With the 10-year Treasury bond paying a yield of less than 2.5%, and many CDs paying less than 2%, investors are on a hunt for income. Though Wal-Mart Stores (NYSE:WMT) can't be considered a high-yield stock, there are many investors looking for income from the retail giant.

In the last five years, the company's average dividend increase has been around 12%. Should income-hungry investors expect more of the same, or are Wal-Mart's best dividend days behind it?

What changed over the last five years?
In the last several years, change in the retail industry has been constant. Some changes have been obvious to spot like the move toward online sales. In addition, Wal-Mart's traditional competitors like Target (NYSE:TGT) and Best Buy (NYSE:BBY) have upped the ante by matching prices and offering exclusive deals.

Where Wal-Mart's dividend is concerned, if we look at the company's recent quarter alone, investors probably assume the payout is safe. In the last three months, the company generated enough free cash flow to produce a payout ratio of less than 40%. Compared to Target's payout ratio of 62% or Best Buy's 33% ratio, it seems like Wal-Mart is doing fine.

However, in recent years, Wal-Mart's free cash flow situation has changed. In the last three years, the company's average free cash flow payout ratio was around 52%. In the last four quarters, Wal-Mart's payout ratio rose to nearly 59%. The problem is that Wal-Mart's sales growth is slowing down, and the company's cash flow is following suit. The reason the company's payout ratio doesn't look too bad is that Wal-Mart cut its capital expenditures by more than 25% year over year.

The point is, just looking at one quarter's payout ratio doesn't give investors enough information. Wal-Mart needs to reverse its cash flow challenges to continue growing its dividend.

Good things come in small packages
For the largest retailer in the world, the great irony is that Wal-Mart's future could lie in building smaller stores with a targeted selection. In the last two quarters, Wal-Mart's Neighborhood Market stores have shown the best comparable-store sales growth of the chain's multiple formats.

Just as an example, Wal-Mart's U.S. comparable sales were flat year over year, but the Neighborhood Market comps were up 5%. In a similar way, Best Buy decided last year to close 50 of its big-box stores in order to open 100 Best Buy Mobile stores. Target is also getting in on the act with its City Target stores.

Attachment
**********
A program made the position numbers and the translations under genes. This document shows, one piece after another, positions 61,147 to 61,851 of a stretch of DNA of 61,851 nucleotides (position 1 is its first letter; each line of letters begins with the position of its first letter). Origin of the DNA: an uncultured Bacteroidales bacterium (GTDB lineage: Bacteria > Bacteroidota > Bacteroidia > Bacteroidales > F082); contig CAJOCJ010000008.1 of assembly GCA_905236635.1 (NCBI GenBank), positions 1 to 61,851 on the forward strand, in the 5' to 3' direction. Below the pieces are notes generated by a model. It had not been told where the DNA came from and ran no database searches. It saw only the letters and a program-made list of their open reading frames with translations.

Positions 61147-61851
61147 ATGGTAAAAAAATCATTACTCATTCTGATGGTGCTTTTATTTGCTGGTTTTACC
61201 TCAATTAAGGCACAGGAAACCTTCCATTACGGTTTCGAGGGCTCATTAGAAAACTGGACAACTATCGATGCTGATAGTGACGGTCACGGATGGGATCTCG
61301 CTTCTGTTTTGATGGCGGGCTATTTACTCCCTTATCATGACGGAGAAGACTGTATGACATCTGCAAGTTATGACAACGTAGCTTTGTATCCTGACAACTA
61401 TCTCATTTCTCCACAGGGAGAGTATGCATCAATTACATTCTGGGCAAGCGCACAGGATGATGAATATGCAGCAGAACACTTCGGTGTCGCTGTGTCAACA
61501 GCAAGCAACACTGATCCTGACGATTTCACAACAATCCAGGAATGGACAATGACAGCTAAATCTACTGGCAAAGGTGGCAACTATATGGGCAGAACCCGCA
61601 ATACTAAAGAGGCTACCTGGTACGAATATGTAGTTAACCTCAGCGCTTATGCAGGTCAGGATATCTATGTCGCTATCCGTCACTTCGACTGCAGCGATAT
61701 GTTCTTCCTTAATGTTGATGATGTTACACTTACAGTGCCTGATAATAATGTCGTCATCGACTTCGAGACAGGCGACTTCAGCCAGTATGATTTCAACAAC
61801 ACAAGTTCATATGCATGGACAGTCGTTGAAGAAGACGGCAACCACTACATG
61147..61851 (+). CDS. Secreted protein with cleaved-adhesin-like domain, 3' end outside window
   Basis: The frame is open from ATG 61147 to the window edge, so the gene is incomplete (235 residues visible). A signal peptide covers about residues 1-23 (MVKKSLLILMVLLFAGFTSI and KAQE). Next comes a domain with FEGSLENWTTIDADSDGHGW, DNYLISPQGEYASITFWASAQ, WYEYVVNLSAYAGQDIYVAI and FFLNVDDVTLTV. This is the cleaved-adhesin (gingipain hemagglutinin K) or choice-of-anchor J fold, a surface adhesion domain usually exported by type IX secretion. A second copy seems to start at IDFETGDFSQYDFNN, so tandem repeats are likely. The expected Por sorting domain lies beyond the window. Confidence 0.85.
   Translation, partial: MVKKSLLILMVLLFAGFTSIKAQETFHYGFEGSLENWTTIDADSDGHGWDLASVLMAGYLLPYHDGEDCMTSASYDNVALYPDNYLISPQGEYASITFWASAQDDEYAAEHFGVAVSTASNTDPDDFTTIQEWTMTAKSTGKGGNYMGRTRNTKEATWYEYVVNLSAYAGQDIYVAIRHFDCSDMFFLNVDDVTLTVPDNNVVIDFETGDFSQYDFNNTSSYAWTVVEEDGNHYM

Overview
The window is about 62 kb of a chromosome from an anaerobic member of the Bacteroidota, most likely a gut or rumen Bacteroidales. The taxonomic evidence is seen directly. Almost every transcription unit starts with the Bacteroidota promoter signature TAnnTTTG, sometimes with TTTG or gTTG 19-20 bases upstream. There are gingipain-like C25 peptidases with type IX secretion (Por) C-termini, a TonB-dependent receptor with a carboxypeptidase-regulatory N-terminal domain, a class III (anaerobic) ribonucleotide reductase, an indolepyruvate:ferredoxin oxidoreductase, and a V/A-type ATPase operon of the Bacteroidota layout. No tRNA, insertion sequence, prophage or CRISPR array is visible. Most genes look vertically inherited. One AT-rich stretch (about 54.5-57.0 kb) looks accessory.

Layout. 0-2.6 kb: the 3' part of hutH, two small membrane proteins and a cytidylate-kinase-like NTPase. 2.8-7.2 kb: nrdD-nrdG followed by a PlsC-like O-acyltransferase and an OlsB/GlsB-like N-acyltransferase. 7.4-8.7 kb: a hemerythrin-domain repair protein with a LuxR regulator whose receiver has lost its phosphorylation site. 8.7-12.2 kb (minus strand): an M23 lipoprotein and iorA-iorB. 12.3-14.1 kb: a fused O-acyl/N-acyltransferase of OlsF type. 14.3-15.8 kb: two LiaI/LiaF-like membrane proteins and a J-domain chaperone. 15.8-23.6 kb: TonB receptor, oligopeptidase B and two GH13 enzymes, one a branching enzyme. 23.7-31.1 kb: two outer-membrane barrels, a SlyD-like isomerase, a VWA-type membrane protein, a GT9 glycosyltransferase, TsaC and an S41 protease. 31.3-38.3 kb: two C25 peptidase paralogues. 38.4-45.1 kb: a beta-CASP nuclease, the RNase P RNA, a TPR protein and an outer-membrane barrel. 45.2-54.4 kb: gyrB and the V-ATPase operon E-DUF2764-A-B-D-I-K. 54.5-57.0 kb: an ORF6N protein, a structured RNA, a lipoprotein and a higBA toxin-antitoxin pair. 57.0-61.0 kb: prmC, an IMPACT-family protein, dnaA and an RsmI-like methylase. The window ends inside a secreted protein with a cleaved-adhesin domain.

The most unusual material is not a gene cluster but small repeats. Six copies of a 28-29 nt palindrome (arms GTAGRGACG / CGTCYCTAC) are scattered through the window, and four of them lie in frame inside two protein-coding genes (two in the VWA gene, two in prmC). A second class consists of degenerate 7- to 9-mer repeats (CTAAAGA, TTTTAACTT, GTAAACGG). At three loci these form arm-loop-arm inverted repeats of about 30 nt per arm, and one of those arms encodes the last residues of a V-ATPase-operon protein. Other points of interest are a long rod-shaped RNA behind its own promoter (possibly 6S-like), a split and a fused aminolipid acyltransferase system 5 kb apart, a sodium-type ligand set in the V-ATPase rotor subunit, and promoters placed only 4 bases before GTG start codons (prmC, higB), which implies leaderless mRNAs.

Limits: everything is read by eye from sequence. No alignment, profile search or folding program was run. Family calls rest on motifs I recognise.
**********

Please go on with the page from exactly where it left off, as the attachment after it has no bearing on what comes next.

What each of these chains understands is that large-format stores don't fit in every town. Customers may be interested in the items each store carries or the better pricing a megaretailer can afford. However, walking through a store with tens of thousands of square feet isn't their idea of a great shopping experience. While Wal-Mart Neighborhood Market holds promise for the company, there are around 4,000 Wal-Mart stores in the U.S. alone, and it will take years of development before this small format changes the company's bottom-line growth.

What's the bottom line?
For investors collecting Wal-Mart's yield of about 2.5% and expecting similar dividend increases as the last five years, they may need to adjust their expectations. The average analyst expects Wal-Mart to increase its annual earnings per share by 8% over the next five years.

Relative to the company's peers, Wal-Mart's earnings growth already looks weak. Even with Target's Canadian challenges, analysts expect the company to grow earnings by 11%. Best Buy is trying to turn its business around, and over the next few years analysts expect EPS growth of more than 16%.

As if Wal-Mart's substandard growth wasn't enough of a challenge for investors, even 8% earnings growth may be difficult for it to achieve. In the last three months, Wal-Mart increased sales by 2.1%, yet diluted EPS increased by just 3.5%. Considering this was in a quarter when e-commerce sales increased by 27%, investors should correctly question what it will take to generate 8% earnings growth.

The bottom line is that Wal-Mart's yield is better than the 10-year bond. However, if investors expect 8% earnings growth and significant dividend increases in the future, that future looks very unlikely.